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KV – Toxic Individualism

Summary:
Individualism vs Colectivism, is there a correct balance? Carl Jung was said to have had scintillating intelligence, but he found the works of Hegel impenetrable, despite this, professor Sean Kelly found a great deal of similarly between their works when it came to self-consciousness and individualism, where both believed mankind was further moving towards increased self consciousness. The word individual comes from the word indivisible, meaning we cannot be split any further. The collective has been divided into individual identities. Primitive man projected his soul onto the universe, so the trees, the sky, the Sun, the weather, the stars, ect, all had spirits. Man's primitive consciousness was hardly separated from his surroundings, said Hegel and Jung. Both Hegel and Jung saw the West

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Individualism vs Colectivism, is there a correct balance? 


KV - Toxic Individualism


Carl Jung was said to have had scintillating intelligence, but he found the works of Hegel impenetrable, despite this, professor Sean Kelly found a great deal of similarly between their works when it came to self-consciousness and individualism, where both believed mankind was further moving towards increased self consciousness. The word individual comes from the word indivisible, meaning we cannot be split any further. The collective has been divided into individual identities. 

Primitive man projected his soul onto the universe, so the trees, the sky, the Sun, the weather, the stars, ect, all had spirits. Man's primitive consciousness was hardly separated from his surroundings, said Hegel and Jung. 

Both Hegel and Jung saw the West as the pinnacle of civilisation, along with it's high level of individual self-consciousness. In Rome, they said, only the emperor was an individual and everyone else would just see themselves as part of the group, and it was the same in China and all other third-world countries, they added. They were more primitive collective societies. 

Christianity greatly increased the sense of individualism and self-consciousness, both Jung and Hegel believed. God knew every hair on your body, and there was a banquet in heaven when the lost sheep was found, so every individual person was very important to God.

The Bible eventually became translated into English, so now every person could read the Bible, which led on to the Protestant reformation. People now had a much closer, more personal, individual relationship with God. 

Protestant Christianity produced Calvinism, which said that hard work and success signified that God had chosen you to go to heaven. And so the Calvinists - being puritans - did not spend their money on worldly possessions, but instead ploughed all their profits back into their businesses to grow them, and in this way they felt that they had been chosen. Modern capitalism was then born.

At that period in time most people were God-fearing Christians, and so for the first time in history it became possible for people to leave their money in an institution, like putting an investment into a company, and then be able to go back the next day to find their money was still there. This meant that banks and the stock market now became possible, which meant that western civilisation could make spectacular advancements, eventually leading to the industrial Revolution, much of which was funded by shares. This new Western sense of individualism eventually led to democracy where every person got a vote.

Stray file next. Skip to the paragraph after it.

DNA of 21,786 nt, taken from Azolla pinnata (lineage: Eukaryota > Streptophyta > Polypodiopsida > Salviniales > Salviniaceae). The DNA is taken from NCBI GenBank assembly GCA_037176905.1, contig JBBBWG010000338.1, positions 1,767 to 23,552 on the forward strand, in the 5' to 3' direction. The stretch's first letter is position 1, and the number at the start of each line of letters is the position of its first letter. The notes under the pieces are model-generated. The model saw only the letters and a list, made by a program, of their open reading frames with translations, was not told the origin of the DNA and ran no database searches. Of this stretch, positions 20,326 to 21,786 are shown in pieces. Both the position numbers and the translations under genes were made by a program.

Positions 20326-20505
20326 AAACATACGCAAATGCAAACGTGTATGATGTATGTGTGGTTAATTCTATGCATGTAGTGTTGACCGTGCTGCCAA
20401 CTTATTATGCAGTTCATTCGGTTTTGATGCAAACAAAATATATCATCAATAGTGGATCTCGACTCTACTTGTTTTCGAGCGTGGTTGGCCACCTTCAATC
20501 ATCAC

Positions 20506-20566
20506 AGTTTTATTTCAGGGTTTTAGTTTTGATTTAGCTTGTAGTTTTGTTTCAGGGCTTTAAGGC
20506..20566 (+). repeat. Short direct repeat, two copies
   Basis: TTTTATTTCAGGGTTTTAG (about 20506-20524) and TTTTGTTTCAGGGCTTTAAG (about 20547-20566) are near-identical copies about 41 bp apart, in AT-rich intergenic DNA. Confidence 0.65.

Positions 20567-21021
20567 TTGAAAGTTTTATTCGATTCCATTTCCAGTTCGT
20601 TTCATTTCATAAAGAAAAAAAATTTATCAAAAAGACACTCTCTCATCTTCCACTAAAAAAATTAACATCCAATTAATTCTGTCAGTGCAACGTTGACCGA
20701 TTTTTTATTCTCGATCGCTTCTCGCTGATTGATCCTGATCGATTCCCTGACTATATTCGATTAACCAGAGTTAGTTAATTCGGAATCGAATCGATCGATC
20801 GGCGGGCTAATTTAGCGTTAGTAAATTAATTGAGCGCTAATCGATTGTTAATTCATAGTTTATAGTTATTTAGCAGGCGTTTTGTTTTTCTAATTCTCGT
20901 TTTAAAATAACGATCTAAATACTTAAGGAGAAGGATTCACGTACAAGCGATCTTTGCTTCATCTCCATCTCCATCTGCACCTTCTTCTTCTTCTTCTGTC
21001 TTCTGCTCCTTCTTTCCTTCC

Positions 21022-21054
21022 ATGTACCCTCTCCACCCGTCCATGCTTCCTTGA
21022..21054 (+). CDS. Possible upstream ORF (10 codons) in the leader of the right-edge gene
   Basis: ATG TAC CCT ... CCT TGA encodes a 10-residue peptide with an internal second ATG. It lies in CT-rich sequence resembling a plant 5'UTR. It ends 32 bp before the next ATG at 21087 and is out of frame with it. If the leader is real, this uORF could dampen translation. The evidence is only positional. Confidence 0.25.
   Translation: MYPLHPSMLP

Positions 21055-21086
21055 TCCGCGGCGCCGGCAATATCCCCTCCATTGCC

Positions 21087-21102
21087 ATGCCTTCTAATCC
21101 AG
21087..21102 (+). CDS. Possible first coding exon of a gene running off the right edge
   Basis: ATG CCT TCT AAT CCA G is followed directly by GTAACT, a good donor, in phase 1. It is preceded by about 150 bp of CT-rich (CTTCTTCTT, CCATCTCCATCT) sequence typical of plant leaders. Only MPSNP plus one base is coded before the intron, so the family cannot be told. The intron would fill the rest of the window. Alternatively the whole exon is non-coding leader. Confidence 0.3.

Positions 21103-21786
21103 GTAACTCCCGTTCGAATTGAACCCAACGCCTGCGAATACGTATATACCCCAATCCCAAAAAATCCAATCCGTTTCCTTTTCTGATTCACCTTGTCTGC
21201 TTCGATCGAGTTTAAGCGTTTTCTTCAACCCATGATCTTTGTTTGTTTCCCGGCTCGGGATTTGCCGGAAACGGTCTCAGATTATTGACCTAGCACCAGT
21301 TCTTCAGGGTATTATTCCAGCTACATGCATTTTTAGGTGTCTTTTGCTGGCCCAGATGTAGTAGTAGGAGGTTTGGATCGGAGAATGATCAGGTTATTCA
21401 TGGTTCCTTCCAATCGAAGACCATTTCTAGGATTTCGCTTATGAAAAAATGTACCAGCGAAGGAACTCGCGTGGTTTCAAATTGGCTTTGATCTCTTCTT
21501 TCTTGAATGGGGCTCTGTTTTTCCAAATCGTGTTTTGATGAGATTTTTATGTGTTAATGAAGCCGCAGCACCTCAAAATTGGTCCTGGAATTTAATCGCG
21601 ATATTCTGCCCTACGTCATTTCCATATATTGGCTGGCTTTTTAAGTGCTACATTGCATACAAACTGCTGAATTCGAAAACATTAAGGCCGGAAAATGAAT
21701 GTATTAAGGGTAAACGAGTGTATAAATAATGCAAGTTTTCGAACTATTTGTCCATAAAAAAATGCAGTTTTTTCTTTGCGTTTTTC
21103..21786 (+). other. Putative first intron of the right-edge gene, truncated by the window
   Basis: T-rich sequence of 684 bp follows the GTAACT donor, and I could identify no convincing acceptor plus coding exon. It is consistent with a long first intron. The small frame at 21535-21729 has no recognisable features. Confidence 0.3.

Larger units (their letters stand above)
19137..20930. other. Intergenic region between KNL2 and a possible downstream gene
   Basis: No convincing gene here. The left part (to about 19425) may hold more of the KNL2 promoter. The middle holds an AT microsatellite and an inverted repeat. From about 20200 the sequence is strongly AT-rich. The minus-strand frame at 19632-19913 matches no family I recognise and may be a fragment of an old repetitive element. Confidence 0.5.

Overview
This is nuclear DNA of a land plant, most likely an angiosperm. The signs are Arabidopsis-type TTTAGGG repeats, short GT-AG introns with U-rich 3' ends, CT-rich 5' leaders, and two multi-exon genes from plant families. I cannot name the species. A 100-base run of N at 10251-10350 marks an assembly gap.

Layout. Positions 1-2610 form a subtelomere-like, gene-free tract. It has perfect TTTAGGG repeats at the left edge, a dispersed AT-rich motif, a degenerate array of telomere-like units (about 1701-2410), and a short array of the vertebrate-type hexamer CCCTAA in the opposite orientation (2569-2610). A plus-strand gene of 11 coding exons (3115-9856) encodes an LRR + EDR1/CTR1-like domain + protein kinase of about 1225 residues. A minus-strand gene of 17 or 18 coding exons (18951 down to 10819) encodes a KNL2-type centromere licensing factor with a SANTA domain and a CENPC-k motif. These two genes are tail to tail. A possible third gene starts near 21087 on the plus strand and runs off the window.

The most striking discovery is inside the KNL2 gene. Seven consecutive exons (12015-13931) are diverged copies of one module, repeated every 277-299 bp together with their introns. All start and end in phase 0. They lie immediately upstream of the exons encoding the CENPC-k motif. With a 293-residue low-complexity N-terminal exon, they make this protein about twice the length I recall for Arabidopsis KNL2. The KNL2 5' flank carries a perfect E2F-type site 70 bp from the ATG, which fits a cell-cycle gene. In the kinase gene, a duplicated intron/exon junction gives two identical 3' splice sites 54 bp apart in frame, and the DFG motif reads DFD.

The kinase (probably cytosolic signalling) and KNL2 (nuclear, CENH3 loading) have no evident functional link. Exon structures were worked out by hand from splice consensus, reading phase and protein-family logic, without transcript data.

But were Carl Jung and Wilhelm Friedrich Hegel both unwittingly intoxicated by Western hubris? They believed that Western civilisations were the most advanced, and that our self-consciousness (as individualism) was more heightened than those of people in the East, but could this belief in the absolute importance of the individual over the collective now be holding us back?

Neoliberalism, the Ayn Rand mentality, the extreme right, the populist alt-left, libertarianism, etc, all seem to be examples of corrosive individualism. 

Many people in the West refuse to wear masks, or practice social distancing, despite there being a serious pandemic going on which could kill millions. They say the economy needs to be saved first, which would save more lives in the long run, but they also object to wearing masks which could save the economy as well as lives, and so their concern does not seem to be all that genuine. It appears that they want to carry on the way they have always done, with little regard for anyone else, because they believe that coronavirus is harmless to them. 

The East was once considered less advanced than the West, but I'm beginning to believe that academics like Carl Jung and Georg Wilhelm Friedrich Hegel may have got it wrong. The East in many ways seems to be more cultured and civilised compared to some Western countries, and despite our emphasis on the value of the individual, the East seems to place far more value on an individual's life. 


In the video below Chinese children are being shown how to use public transport. There is little girl with a walking stick, but look at the little boy.

The libertarians might find this disturbing as it looks like social conditioning to produce a conformist, compliant society. But to me, it's culture, refinement, and civilisation. 




Mike Norman
Mike Norman is an economist and veteran trader whose career has spanned over 30 years on Wall Street. He is a former member and trader on the CME, NYMEX, COMEX and NYFE and he managed money for one of the largest hedge funds and ran a prop trading desk for Credit Suisse.

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